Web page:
Kelley: Like I said, it’s a people business. We connect with all of our clients. We believe in our clients’ music and we feel like we are a partner with a lot of our clients. But where we really differentiate is our simultaneous success in audio production in radio, television and film. That doesn’t sound like much to an outsider, but if you know anything about recording studios, this is quite unique to be this successful in both avenues at once. Traditionally, studios were built one way or the other. You either built it for music production, or you built it for audio production. They are two very different markets and two very different business structures. To marry those under one roof in one recording studio with equal success is quite paramount.

        In what ways is the industry changing?

        Kelley: The music industry is always changing. I need to come back and have a two-hour lecture on my thoughts about streaming and the future of the industry. Things were so convoluted for the past 10-15 years with digital coming in and the Napster phase of the early 2000s and the early MP3s. Apple enters in around 2003 with iTunes and what was revolutionary about that was they came in at a time where pirating was popular with Napster, they made it kind of cool again to start buying music – but for the first time you could purchase a single without having to purchase the entire record. There was some good and some bad with that. As far as labels, they were probably not happy that you could buy a single and not the whole album. That was the beginning of people paying for music again. It’s taken a long time since 2003 to get where we were and how streaming is now the major player in the market. Music is more popular now than it’s ever been and it’s more accessible than it’s ever been. With paid subscriptions increasing, your average consumer is spending more money now on music than ever, which is an interesting trend because a lot of people see doom and gloom in some aspects of the music industry.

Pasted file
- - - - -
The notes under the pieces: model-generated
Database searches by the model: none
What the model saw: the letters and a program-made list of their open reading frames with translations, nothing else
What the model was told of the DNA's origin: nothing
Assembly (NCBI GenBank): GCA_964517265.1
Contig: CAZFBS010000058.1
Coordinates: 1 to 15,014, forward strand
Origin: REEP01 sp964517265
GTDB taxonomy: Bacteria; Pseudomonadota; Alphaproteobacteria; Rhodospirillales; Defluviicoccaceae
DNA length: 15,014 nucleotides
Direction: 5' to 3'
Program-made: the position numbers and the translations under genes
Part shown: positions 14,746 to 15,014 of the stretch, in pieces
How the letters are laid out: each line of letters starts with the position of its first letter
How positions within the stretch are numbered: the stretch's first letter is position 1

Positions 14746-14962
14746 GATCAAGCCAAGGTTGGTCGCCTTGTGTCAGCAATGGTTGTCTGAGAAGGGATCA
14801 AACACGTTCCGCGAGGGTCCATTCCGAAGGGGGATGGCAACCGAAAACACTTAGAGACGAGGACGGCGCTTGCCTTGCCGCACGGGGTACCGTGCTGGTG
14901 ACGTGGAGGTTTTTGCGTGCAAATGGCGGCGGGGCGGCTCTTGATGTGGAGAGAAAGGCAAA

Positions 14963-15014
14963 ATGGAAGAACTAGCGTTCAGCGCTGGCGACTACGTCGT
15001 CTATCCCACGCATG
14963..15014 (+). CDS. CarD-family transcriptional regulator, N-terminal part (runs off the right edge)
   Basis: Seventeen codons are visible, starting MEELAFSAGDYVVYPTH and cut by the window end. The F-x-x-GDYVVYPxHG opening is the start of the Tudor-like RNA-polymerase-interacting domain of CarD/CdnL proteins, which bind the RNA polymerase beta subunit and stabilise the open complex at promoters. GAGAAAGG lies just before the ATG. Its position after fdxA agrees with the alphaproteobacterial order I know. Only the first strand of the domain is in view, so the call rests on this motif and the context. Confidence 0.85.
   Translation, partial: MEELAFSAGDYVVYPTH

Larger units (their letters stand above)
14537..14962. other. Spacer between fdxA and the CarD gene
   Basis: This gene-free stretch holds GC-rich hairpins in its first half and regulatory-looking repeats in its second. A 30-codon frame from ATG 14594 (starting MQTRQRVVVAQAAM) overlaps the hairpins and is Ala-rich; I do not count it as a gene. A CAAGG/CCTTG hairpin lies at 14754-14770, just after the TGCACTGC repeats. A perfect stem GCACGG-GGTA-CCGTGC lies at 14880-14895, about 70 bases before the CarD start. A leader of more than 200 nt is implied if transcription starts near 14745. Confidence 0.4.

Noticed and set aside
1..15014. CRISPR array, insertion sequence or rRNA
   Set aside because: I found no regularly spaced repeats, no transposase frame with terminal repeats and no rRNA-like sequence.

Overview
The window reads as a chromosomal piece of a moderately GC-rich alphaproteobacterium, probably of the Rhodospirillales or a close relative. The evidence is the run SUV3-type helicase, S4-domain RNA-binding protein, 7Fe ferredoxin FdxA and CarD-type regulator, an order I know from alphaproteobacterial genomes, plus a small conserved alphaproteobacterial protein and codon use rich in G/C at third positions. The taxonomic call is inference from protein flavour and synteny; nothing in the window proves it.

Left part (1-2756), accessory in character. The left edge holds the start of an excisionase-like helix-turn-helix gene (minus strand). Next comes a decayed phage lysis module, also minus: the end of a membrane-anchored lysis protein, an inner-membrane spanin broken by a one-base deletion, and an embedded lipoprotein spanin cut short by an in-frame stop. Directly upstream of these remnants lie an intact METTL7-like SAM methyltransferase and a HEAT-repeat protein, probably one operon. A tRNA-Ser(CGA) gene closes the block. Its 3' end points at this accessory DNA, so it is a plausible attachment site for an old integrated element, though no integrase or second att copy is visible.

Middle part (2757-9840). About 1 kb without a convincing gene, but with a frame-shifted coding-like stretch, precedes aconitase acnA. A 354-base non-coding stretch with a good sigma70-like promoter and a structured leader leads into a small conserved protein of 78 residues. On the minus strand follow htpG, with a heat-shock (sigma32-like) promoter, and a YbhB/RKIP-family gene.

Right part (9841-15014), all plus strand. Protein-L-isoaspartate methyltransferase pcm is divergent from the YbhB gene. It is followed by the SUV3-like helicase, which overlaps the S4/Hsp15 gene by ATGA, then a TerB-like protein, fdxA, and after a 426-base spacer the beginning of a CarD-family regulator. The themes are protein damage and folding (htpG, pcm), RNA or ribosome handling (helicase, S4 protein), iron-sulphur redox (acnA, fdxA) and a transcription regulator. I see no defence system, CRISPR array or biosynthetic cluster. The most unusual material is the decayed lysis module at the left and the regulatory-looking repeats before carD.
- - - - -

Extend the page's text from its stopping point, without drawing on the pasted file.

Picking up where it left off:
What did your Auburn experience do for you?

        Kelley: I learned who I was at Auburn. Not only was there the education – I had great teachers and great classes – but my time here broke me out of my shell, taught me how to think bigger and outside of myself. A lot of my business ideas happened while I was a student here. This is where I really discovered my passion for a lot of the music industry. If there is one biggest takeaway about where I was when I started Auburn and who I was when I left, is I started as a child and I left grown up.

        kelley with student 2